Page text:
Yours could be putting on some kind of background noise, cozying up in a special spot, and tapping out those words, or maybe you need to be at a coffee shop with all the people making noise. It don’t matter, figure out what works for you and stick to it.

3. Plan out the words
Maybe part of the problem is you don’t know what to write. You’re staring at that page and wondering and coming up blank on what to do next. Try outlining a little in advance. I hear some of you pantsers out there groaning at the moment, but it helps. Really.
Not saying you have to outline the entire book, maybe just a scene or two. Maybe just this particular chapter, and next thing you know you’re pushing out the next chapter and the next. Sometimes you just need to brainstorm ideas and get an idea of where the story is going before the words will come.

4. Tap it out for 10-minutes
So you’ve got your schedule. You’ve followed your rituals that get you into the mood of writing, and you’ve got something of an outline and….you’re still staring at the screen not feeling up to writing even a word. Okay, that’s fine. It happens. Maybe you’ve got twenty other things demanding your attention. School, kids, words, etc.

We’ve all got responsibilities. We all have days where we really just want to throw in the towel and watch that next Supernatural episode. It’s to be expected in this day and age and that’s fine, but you still got to stick to that writing schedule. I mean, you’ve planned it, right? You’re in front of the computer staring at the screen anyways, right? So why not just tap out ten minutes of words. That’s it. Anyone can spare ten minutes, and if you’re still not feeling after ten minutes that’s fine. You’ve written a hundred some odd words and made some form of progress on your WIP. Now you can carry on with your day and not feel guilty about not writing a word.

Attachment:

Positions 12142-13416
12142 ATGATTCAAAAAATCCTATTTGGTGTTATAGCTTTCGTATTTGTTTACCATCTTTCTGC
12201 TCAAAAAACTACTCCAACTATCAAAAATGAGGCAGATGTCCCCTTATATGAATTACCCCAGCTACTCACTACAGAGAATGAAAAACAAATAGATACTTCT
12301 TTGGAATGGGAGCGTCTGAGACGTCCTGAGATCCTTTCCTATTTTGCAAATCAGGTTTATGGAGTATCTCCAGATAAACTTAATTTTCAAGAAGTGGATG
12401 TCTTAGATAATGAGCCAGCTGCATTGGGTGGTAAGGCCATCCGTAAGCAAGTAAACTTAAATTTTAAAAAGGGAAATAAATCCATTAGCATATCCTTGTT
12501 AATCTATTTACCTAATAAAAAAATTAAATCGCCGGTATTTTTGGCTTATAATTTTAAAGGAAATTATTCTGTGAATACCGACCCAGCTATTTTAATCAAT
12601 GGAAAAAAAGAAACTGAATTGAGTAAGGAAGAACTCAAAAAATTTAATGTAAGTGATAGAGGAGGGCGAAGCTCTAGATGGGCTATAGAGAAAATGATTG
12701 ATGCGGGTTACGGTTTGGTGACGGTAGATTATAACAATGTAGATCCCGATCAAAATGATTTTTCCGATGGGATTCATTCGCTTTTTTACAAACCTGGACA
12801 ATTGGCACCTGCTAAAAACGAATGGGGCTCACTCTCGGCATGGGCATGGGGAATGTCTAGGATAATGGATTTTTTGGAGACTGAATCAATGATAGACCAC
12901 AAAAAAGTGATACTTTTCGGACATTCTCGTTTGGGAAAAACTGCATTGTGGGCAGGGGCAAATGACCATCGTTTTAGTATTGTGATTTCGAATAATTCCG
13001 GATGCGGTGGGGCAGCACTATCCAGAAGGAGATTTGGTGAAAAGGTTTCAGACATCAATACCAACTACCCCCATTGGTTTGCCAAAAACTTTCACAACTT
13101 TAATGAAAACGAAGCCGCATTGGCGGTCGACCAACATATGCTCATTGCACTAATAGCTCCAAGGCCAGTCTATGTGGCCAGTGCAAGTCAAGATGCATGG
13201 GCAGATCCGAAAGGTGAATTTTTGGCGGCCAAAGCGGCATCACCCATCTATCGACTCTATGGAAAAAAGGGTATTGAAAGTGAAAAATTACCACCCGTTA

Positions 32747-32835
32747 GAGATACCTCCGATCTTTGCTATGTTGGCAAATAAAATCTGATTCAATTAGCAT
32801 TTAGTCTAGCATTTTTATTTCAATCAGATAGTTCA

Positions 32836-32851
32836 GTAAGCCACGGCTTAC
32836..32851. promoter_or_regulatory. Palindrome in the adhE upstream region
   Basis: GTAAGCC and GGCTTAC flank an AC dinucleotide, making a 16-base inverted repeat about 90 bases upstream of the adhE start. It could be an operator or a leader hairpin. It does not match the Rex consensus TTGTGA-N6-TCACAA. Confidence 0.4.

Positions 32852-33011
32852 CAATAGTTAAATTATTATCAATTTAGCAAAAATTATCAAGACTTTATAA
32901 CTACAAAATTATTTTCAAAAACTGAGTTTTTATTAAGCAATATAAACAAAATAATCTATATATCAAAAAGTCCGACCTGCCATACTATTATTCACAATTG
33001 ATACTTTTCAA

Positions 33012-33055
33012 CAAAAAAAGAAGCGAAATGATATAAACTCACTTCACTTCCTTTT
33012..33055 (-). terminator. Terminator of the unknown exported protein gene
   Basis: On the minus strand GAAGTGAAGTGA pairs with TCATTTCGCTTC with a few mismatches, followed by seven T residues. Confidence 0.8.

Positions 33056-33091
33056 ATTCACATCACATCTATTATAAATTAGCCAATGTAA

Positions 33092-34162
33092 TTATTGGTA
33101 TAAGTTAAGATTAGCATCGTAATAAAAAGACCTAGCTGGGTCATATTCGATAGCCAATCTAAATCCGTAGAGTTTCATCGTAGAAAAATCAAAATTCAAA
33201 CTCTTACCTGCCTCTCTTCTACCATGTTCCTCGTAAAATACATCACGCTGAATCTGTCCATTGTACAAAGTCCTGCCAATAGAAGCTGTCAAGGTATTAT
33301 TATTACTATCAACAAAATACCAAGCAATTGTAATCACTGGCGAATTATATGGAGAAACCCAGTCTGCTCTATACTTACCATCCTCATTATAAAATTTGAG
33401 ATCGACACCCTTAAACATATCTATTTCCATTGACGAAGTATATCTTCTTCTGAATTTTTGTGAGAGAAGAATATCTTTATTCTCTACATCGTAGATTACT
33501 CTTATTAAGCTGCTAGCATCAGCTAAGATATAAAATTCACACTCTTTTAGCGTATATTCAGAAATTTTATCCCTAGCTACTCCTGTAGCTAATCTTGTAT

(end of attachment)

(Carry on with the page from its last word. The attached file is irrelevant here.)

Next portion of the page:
5. Join writing sprints
This is one of those where you kinda have to put yourself out there and actually talk to people. Joining other writers in writing sprints, even if it’s just through Twitter or Facebook is some how inspiring in that you know there are others pushing through this writing journey with you. Having a sense of community can go along way in inspiring someone into writing out those words. Sometimes that includes screaming into the void that you are doing writing springs, and hoping for the best. Other times you happen across them on social media and get this tiny thrill when you find that they are timed. Best place I’ve found is on twitter. Just type in the #writingsprints and see what comes up.